By John Spader and David Spader
As originally published in RVBusiness, May/June 2021
By now, the “COVID boom” in our industry is old news. Dealers are still scrambling to find inventory, facing significant service and sales delivery backlogs, and earning tremendous net profits by historical standards. While it indeed is a great time to be in the RV business, it is not the time to ease off the accelerator or diminish your pressure to perform across all departments. In fact, we believe that several trends within the industry will result in increasing pressure on dealers to maintain and grow even from today’s standards.
First, there is the constant drive of the top performers. As in all markets – up or down – our highest-performing clients are never satisfied with the status quo and continually look for ways to thrive above and beyond the general market. We saw it quite clearly in the 2021 budgeting cycle – even though 2020 was a gift for many in terms of profitability, the best dealers are pushing and planning for more in 2021 in terms of expanding sales and more profits.
For years, many of our dealers have budgeted for survival net of 3-4% with the top performers planning on 5-6%. Now, many of our clients view a 5% net as merely average – and strive for 8% or even more. This means they are staffing, training, marketing and pushing aggressively to increase market share, revenues and profits in 2021. They are anything but complacent and are planning on leveraging their market strength this year.
Dealers who aren’t paying attention – attention to inventory, to customer service, to lead management and closing ratios – will find this current boom short lived as the top echelon of dealers are as aggressive as ever in pursuit of their goals. The dramatic market growth in 2020 can’t be sustained forever – even the slightest flattening will mean that some dealers will see a volume drop.
Second, consolidation among dealers and manufacturers is changing the competitive landscape. Larger dealers and chains have the ability to purchase and manage inventory in ways that smaller dealers cannot. While size alone isn’t everything, and multilocation dealerships have their own challenges, larger dealers have leverage in the marketplace that puts pressure on the rest of the players – pressure for the best employees, the best products and the for the consumer’s attention. Additionally, many larger or consolidated dealerships have equally outsized fixed overheads and acquisition costs … they simply need constant volume increases to maintain those big machines.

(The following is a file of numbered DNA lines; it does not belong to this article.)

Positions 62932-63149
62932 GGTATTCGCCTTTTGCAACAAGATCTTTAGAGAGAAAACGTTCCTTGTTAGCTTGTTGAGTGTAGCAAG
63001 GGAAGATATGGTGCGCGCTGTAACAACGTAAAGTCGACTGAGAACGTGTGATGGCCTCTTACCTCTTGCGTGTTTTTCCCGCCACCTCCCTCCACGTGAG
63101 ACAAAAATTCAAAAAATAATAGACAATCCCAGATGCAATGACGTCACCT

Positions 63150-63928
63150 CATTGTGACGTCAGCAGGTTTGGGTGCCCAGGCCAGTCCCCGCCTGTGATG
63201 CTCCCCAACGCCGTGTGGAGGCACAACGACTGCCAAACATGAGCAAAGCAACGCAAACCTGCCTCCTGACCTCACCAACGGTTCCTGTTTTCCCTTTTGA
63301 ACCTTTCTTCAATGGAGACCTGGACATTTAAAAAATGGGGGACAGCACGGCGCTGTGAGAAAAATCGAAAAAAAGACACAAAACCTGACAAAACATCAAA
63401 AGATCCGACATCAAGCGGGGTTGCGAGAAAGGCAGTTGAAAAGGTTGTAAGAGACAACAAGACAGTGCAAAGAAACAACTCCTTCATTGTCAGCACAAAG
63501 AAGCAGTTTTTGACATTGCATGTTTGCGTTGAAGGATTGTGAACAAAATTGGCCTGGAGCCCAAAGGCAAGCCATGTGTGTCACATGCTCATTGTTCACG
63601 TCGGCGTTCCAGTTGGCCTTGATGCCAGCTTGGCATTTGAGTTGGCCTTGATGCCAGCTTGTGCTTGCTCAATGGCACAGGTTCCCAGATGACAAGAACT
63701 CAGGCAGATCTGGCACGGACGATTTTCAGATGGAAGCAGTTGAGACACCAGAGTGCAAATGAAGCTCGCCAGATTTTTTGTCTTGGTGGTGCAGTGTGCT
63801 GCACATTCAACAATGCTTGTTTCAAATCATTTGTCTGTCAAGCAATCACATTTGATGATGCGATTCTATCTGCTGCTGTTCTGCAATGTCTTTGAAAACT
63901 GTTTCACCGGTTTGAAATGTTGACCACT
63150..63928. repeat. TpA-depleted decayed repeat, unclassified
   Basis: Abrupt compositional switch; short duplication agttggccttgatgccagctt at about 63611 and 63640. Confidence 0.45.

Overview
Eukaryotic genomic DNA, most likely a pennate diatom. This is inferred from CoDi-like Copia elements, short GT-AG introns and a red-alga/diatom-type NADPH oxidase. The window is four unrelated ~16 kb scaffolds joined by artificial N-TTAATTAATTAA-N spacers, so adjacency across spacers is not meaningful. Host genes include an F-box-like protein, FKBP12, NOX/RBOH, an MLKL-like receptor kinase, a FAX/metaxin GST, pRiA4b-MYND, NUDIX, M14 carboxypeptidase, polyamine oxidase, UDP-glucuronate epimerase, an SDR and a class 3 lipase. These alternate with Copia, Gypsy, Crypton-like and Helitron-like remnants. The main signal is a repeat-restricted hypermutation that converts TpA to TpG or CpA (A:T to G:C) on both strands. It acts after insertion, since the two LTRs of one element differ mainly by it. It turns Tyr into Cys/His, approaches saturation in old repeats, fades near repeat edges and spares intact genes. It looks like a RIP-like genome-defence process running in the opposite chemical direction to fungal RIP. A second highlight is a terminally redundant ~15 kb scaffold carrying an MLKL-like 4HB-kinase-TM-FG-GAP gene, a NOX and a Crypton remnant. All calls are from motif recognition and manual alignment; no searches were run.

Manufacturer consolidation is another complicating factor in this changing market. Like larger dealers, consolidation by manufacturers has decreased their flexibility to manage industry volume changes. Publicly traded manufacturers are under additional pressure; nothing but continual growth will satisfy shareholders. Manufacturers need a constant outlet for their growing capacity – the larger dealers and chains become natural partners. None of this is to say that smaller dealers can’t thrive, simply that they must constantly evolve their value proposition to consumers to maintain pace in a marketplace where purchasing power is unequal.
The final factor forcing change in our industry is the introduction of equity capital at a rate we haven’t seen previously. It used to be rare to see investors without industry experience entering the fray; now, it is relatively common. These investors aren’t interested in historical norms of profitability and growth – they are interested in internal rate of return. Nothing less than consistent and profitable growth will suffice to justify their investments, and it should be expected that these dealers will aggressively pursue volume as they consider today’s volume level as just the entering point, not a high-water mark.
To be sure, volume isn’t everything. The consistent high net dealers are able to adjust their sails and profitably adapt to varying markets. Still, it is Pollyanna-ish to assume that the marketplace will continue to be as friendly to dealers as it has been this past year; there will ultimately be a return to the zero-sum game. Even in a great market competition will be fierce; should the market soften it will be cutthroat. Now, as ever, dealers should budget carefully, manage people thoughtfully, pay close attention to market signals and execute their strategies with urgency.